The new culture of volunteering information about ourselves has a flip side
From Lewis Carroll’s “cabbages and kings” to the Vadra update “mango people and banana republic”, we’ve come a long way, haven’t we? Sashi Tharoor lost his post over his ‘cattle class’ tweet. Robert Vadra didn’t have one, but chose to deactivate his Facebook account in the wake of a controversy over his wall post. Closer home, an eligible bachelor lost a shot at a ‘bride’ future as his prospective in-laws, known to me, found a mismatch — not in the horoscope but between his Facebook status update and information on a matrimonial website! The young man’s privacy settings allowed ‘everyone’ to view his wall posts. His recent update: “Wow! Eight days of being a teetotaller. Back to booze soon!” didn’t tally with his matrimonial advertisement that claimed he wasn’t the ‘spirited’ sort! As for Vadra, his spur-of-the-moment update has triggered a slightly mean repartee on how an ordinary businessman “acquired” the country’s most powerful bride. The link has almost gone viral. While I don’t approve of personal and below-the-belt remarks, one must remember that the social media can sting those who are hyper-sensitive or faint-hearted. Think before you post; you never know how or when it may boomerang.
That said, there are no real guarantees on such platforms. You may have the highest privacy settings but be prepared for surprises. I’m not referring to spam or viruses or links that scream “what the hell are you doing in this video?” Or “This person is writing nasty things about you.” (Click on the links and all your friends or followers will get the same poser from your ID). Like bacteria thrive in moist conditions, rumours can find no better place than the social media. We saw that during the North East crisis. But there are also timely warnings shared on sites. Many of us may have seen posts on how all our inbox messages can be viewed by everyone, thanks to new Facebook settings. I’m still not sure if this is entirely true in all cases. With every key stroke, we leave behind a trail. There is an entire data warehousing industry out there keeping tabs. It’s not just for commercial or business analysis. The social media has given rise to this culture of volunteering information about ourselves. Where we party. Who we meet. What we eat. What we feel like doing. What our career plans are. What our stand is on a controversy. The list is endless. We bare it all. For all you know, just like confessions made to police officers are inadmissible, we may soon have similar provisions about status updates! Intelligence gathering was never this easy. Telephone tapping may soon seem like an archaic practice! Which is why when some of my sleuth friends ask me how I am, I retort “don’t you know?!”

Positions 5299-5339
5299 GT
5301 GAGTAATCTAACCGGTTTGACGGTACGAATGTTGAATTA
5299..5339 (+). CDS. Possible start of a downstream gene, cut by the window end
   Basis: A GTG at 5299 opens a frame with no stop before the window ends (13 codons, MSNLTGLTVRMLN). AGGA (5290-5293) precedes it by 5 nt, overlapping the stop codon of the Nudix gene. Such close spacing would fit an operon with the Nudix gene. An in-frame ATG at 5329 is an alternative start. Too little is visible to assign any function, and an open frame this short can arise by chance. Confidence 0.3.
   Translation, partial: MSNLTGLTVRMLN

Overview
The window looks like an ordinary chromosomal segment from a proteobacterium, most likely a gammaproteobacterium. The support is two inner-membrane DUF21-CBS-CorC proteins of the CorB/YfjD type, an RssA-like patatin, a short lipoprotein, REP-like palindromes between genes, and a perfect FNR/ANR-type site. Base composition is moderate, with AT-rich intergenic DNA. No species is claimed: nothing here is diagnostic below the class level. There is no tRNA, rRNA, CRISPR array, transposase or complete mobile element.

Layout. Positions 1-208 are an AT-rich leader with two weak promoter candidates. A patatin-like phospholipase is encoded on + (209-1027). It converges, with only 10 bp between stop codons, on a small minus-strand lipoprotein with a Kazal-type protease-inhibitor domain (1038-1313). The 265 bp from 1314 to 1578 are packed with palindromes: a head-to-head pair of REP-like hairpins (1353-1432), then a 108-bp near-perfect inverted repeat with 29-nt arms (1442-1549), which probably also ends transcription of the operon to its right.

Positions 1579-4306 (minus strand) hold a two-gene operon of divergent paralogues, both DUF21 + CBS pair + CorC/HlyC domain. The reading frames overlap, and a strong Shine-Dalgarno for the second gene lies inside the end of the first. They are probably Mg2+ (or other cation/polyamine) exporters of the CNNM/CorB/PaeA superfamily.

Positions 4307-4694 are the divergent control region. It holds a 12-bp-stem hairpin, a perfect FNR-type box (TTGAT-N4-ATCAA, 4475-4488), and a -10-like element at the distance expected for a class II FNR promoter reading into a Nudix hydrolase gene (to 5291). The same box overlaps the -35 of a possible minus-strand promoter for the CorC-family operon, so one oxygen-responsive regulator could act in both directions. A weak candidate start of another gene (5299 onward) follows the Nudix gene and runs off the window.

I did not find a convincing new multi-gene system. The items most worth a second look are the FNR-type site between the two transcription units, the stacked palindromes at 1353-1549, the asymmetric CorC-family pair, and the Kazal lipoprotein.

There is no reason to panic. There is every reason to be a lot more circumspect. For instance, on Facebook, you can compartmentalise your contacts into relatives, friends, favourites and acquaintances. Posts meant for a particular category can be addressed to only the relevant readers. You wouldn’t want a family update or something very personal to be viewed by all and sundry — not just all your friends but everyone on the platform if your privacy settings are weak! Make no mistake. Many love to read personal stuff about others. And also flood you with unsolicited advice!
On the other hand, it may also not be appropriate to pour out your sorrows and unwittingly convert all your friends into Agony Aunts or Uncles! Or shrinks. Watch your back. Watch your posts.